• Communicate with your neighbors that when you’re doing training, you’re going to be spending time in the hallway. You aren’t being creepy, but you need to leave your apartment for real absences frequently. You can explain this in person or slip a nice, handwritten note under their door.
  • Communicate with your neighbors that when you’re in the hallway doing training, you’re not being rude when you don’t say hi or talk to them. Help them understand your dog needs to think you’re gone for training. If you’re not comfortable reaching out one to one to explain this, then I suggest having a little sign you have on hand during training so if you encounter someone in your hallway, you can hold up the note that says “Sorry – can’t talk! I’m training my dog and I need to be quiet!”
  • Communicate with your neighbors and ask for help. Maybe a neighbor works at home and they’d be willing to help dog sit. Or perhaps there’s an older person who doesn’t have the ability to own their own dog but would love some companionship for a few hours. Posting a cute “Help Wanted” sign in your lobby with a picture of your dog, some basic information and when you need can help you and your dog. And maybe you’ll meet people you haven’t met before! You might even be able to barter dog sitting with neighbors also. I currently have two clients in the ame building, both doing my separation anxiety program and they help each other out! Need ideas for suspending absences? Download my free checklist 26 Ways To Suspend Absences.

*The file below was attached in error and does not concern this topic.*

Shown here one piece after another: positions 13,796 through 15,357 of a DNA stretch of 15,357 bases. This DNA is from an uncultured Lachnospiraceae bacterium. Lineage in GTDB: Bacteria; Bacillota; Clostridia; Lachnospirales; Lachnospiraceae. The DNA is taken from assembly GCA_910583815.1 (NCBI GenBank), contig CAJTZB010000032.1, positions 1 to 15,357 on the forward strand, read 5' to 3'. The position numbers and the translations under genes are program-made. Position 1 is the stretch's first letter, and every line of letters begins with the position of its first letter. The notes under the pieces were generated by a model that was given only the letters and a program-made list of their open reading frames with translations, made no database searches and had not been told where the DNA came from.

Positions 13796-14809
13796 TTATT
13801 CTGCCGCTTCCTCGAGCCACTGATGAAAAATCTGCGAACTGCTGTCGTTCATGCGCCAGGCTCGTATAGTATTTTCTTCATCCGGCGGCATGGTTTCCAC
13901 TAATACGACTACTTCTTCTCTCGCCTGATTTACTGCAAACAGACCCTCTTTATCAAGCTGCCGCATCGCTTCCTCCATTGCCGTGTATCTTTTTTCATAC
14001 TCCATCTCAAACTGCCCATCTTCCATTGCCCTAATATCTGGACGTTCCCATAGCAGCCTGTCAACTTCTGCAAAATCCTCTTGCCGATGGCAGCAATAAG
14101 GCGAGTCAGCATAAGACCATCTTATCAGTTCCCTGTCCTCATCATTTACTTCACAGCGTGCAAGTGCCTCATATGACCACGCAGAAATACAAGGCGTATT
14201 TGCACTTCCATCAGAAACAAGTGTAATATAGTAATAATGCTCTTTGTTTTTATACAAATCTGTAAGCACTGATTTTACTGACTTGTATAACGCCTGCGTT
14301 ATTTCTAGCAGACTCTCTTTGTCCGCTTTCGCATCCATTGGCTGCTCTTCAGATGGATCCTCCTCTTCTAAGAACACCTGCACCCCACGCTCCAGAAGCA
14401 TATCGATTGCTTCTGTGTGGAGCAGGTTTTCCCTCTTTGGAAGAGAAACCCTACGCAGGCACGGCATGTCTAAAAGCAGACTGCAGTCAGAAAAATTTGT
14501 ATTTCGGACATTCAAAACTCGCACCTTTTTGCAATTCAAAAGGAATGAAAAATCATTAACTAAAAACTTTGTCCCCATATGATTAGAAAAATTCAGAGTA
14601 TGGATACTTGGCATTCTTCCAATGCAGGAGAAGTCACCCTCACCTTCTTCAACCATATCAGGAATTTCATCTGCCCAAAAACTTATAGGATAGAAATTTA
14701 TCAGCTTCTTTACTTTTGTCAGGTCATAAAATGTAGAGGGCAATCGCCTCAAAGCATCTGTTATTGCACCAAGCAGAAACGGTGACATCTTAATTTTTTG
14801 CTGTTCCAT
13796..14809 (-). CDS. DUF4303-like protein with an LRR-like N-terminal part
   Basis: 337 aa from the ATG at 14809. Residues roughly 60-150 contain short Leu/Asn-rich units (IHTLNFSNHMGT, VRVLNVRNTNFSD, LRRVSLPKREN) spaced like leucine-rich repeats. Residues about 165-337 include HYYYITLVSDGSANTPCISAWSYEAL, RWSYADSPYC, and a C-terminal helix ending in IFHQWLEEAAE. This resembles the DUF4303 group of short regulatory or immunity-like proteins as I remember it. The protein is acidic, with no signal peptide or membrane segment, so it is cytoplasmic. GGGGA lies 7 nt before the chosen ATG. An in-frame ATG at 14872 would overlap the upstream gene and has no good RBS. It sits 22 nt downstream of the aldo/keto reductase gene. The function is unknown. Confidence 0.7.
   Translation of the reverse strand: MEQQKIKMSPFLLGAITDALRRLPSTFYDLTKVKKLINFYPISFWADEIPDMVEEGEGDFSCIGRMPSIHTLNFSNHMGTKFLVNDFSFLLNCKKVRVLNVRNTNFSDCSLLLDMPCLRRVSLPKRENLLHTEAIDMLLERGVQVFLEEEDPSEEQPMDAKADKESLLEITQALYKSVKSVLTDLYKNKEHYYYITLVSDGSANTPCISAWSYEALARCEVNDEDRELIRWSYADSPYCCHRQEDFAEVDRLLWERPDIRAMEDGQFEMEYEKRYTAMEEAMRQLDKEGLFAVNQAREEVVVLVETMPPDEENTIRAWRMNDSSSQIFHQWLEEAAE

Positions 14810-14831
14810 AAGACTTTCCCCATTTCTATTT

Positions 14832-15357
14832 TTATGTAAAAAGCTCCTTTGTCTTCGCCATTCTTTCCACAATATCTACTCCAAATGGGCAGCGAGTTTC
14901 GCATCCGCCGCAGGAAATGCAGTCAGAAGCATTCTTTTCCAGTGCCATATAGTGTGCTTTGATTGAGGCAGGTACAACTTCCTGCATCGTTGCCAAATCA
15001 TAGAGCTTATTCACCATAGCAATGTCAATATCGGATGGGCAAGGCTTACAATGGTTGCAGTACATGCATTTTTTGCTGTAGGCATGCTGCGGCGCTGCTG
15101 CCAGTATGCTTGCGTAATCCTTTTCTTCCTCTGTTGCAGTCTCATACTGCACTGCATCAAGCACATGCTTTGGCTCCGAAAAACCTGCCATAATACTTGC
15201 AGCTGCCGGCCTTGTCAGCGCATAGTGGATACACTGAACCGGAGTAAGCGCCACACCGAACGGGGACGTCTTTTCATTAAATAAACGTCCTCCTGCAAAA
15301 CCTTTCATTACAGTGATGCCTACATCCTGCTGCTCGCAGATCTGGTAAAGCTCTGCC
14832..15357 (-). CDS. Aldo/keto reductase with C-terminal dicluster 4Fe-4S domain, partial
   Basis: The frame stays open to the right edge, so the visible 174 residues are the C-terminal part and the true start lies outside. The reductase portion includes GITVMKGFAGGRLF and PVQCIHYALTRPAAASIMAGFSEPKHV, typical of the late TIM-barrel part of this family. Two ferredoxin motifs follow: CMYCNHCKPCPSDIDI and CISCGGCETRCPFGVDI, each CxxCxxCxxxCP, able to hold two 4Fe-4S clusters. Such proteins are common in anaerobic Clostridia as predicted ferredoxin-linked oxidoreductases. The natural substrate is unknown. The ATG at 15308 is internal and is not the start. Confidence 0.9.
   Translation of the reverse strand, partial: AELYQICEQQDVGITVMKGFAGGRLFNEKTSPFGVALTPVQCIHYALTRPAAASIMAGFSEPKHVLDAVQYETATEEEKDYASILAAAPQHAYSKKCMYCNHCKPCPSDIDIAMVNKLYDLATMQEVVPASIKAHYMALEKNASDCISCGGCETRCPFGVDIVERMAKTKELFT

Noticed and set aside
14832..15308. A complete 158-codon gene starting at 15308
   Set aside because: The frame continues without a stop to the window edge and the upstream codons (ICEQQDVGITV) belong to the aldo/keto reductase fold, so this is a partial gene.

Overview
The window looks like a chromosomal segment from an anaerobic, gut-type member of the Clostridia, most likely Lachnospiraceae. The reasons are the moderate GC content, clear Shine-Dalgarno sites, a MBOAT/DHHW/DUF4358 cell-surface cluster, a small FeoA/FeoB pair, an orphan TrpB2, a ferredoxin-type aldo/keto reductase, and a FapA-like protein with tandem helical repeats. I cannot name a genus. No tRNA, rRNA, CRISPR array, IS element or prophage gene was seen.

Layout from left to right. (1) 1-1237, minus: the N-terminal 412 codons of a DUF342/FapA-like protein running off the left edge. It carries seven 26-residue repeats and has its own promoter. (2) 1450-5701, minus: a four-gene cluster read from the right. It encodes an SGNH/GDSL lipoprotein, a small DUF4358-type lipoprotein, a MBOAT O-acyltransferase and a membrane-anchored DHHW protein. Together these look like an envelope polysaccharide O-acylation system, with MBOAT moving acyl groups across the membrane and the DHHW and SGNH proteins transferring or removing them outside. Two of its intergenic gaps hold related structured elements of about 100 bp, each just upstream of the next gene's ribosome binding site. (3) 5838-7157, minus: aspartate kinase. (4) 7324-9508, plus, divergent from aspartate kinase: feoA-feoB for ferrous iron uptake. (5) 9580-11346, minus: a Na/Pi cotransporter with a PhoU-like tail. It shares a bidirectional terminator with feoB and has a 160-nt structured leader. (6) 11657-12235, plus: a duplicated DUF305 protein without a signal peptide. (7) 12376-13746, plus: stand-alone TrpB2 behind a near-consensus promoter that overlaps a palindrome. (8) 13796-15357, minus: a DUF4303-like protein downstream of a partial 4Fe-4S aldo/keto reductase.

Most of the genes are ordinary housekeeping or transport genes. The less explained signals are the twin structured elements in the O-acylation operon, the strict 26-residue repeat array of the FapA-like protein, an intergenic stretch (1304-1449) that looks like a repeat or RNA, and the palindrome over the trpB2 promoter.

• Communicate with your neighbors and be sure to thank them for their understanding and patience. Baked goods, UberEats or coffee shop gift cards as a little “thank you for your patience and understanding!” can go a long way.

As with most relationships in life, communication is the key to happiness and harmonious living. Being transparent with your neighbors about your dog’s behavioral struggles will likely help everyone feel better. And try to remember, not everyone likes to hear a dog barking, just like not everyone likes to hear babies crying. But remembering that you’re living in a shared space and respecting that is important.

Download my latest free download: Be A Good Neighbor with my top tips for being a good neighbor when your dog has separation anxiety. Get your copy here!

If you think your dog might have separation anxiety or are looking for some guidance on separation anxiety training, check out my self-paced, affordable course, Separation Anxiety Training Foundations (SATF) course.

If your dog is struggling when left alone, reach out today and schedule your assessment. Recovery from separation anxiety is possible and I can help you and your dog’s quality of life, strengthening your relationship and bringing relief to both of you. Don’t you both deserve that? 

Happy training!